By Michael Mui
Communications Manager, BCPhA
Mahin Hanifian recalls how in her early days as a pharmacist, the idea of her profession writing prescriptions was virtually unheard of. It certainly wasn’t taught in school, where students were educated about medications, their manufacture, chemistry, interactions, effects on the human body, but not diagnosis or prescribing.
But times have changed since then.
Today, every province in Canada has enabled pharmacist prescribing for minor ailments, with B.C. implementing its Minor Ailments and Contraception Service (MACS) in June 2023. At the same time as the launch, the BC Pharmacy Association launched a massive public awareness campaign that has, to date, reached millions of British Columbians. The message of these campaigns: community pharmacies are now an additional way British Columbians can access health care. In the four months following, more than 3,500 pharmacists have collectively performed 135,000 assessments for minor ailments and contraceptives.
Mahin Hanifian is the associate owner of Shoppers Drug Mart #291 in North Vancouver.
For Hanifan, who runs a busy Shoppers Drug Mart pharmacy in a North Vancouver shopping complex with her team, she acknowledges that some with years of experience might find it challenging to adapt their well-established routines to a new scope, with public expectations, and build their confidence.
To those, she gives the following advice:
“This is an opportunity to learn. Things have changed, just like everything else in life, we should embrace it.”
Lack of confidence and fear of the unknown
In a BC Pharmacy Association member survey earlier this fall, a small number of pharmacists who said they weren’t interested in prescribing were asked why. Among the top reasons? Lack of confidence or not having enough time or resources to do so.
Some reported they still provided patient consulting and recommended over-the-counter products to patients when appropriate but didn’t have time or were not confident in their knowledge to complete the documentation required for the service.
For Vernon pharmacist Curtis Omelchuk, the idea of prescribing for minor ailments and contraception seemed a bit daunting at first. It had been more than 25 years since he graduated from pharmacy school, and prescribing wasn’t something that was on the curriculum.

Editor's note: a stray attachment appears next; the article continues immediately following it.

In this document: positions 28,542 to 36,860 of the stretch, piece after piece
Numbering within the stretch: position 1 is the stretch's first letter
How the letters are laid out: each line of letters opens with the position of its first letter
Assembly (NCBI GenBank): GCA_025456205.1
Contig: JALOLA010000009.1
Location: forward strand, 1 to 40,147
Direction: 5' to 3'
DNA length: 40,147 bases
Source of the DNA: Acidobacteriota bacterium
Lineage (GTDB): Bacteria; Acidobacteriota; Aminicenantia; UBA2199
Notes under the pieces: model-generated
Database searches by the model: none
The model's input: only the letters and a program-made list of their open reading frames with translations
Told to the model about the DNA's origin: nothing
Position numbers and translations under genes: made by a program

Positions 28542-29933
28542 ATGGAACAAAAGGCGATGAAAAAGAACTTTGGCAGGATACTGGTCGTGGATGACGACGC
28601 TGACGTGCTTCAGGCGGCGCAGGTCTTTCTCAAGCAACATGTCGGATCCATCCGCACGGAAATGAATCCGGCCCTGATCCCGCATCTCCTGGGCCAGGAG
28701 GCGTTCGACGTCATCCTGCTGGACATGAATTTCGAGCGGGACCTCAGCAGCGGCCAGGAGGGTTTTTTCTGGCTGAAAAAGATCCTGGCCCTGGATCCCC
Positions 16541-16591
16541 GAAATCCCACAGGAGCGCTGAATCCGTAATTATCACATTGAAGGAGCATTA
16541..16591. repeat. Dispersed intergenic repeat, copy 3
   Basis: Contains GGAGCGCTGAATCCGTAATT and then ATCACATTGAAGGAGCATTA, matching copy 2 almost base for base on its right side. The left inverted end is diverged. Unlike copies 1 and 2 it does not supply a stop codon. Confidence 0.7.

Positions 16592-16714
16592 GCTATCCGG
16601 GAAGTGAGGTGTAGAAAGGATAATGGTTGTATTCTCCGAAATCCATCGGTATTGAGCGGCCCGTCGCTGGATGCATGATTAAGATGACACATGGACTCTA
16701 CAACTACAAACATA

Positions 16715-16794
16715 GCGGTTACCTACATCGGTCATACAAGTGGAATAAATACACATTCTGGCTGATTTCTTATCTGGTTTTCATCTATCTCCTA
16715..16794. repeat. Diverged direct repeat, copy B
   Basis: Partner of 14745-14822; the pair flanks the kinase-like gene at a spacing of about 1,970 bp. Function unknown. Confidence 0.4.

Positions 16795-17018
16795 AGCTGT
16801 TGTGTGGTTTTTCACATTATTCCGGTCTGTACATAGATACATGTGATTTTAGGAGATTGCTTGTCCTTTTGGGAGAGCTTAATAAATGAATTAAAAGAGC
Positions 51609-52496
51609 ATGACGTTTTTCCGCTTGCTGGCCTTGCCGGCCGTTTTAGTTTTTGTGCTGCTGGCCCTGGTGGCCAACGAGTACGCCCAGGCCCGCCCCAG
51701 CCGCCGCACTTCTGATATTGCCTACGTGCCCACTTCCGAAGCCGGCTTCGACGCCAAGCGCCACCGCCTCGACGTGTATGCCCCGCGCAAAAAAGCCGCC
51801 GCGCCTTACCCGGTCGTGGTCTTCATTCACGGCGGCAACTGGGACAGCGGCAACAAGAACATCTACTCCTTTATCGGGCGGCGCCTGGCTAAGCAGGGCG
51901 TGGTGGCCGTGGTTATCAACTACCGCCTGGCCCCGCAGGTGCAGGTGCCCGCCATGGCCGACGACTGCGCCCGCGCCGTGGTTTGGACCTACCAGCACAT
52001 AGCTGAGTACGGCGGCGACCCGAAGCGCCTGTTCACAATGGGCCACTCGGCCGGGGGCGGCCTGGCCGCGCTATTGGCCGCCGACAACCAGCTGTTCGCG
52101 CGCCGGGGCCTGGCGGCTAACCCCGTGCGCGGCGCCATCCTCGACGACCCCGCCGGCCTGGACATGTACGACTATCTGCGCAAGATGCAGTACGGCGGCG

While pharmacists had been asking for minor ailment prescribing, Omelchuk felt for some it may have been rushed to try to add to workflow and understanding the documentation process. He and others wondered how they would fit this new service into their day.
“There was fear that the documentation would have been laborious,” he said, noting that his pharmacy, Hogarth’s Clinic Pharmacy, purchased software that has made it easy to fit prescribing into the day.
Omelchuk has encountered others who are hesitant, but acknowledge they still want to prescribe.
“It’s something we’ve been pushing for,” he said. “With newer grads, that’s almost all they want to do, but there’s a balance. The business isn’t there yet, but it’s sure coming.”
And the numbers show it.
As of Oct. 17, more than 116,000 patients have visited a pharmacy for a minor ailment or get a prescription for contraception. The top three reasons for visits were for urinary tract infections (20 per cent), contraception (18 per cent) and allergic rhinitis (9 per cent). More than three quarters of MACS assessments resulted in a prescription, according to the latest PharmaCare data.
Workflow solutions help with confidence
Educated in Iran in the mid-90s, Hanifian first started her career at a drug manufacturer before she immigrated to Canada with her family in 2000. Since then, she practiced in Edmonton before moving to British Columbia in 2008, when she became associate owner of Shoppers Drug Mart #291, a pharmacy located in a in a busy North Vancouver shopping complex.
Each day, Hanifian’s team may see hundreds of patients just for prescription medications. Coupled with the busy fall influenza and COVID vaccine season, she had to come up with a system to accommodate MACS patients, who overwhelmingly prefer to walk-in. Hanifian refers to it as triaging, much like how she would when the bulk of work was dispensing.